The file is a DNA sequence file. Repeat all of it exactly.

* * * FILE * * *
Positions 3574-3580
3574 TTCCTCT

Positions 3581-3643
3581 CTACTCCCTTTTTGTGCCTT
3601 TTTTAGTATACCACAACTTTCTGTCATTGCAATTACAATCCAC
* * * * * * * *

Positions 3574-3580
3574 TTCCTCT

Positions 3581-3643
3581 CTACTCCCTTTTTGTGCCTT
3601 TTTTAGTATACCACAACTTTCTGTCATTGCAATTACAATCCAC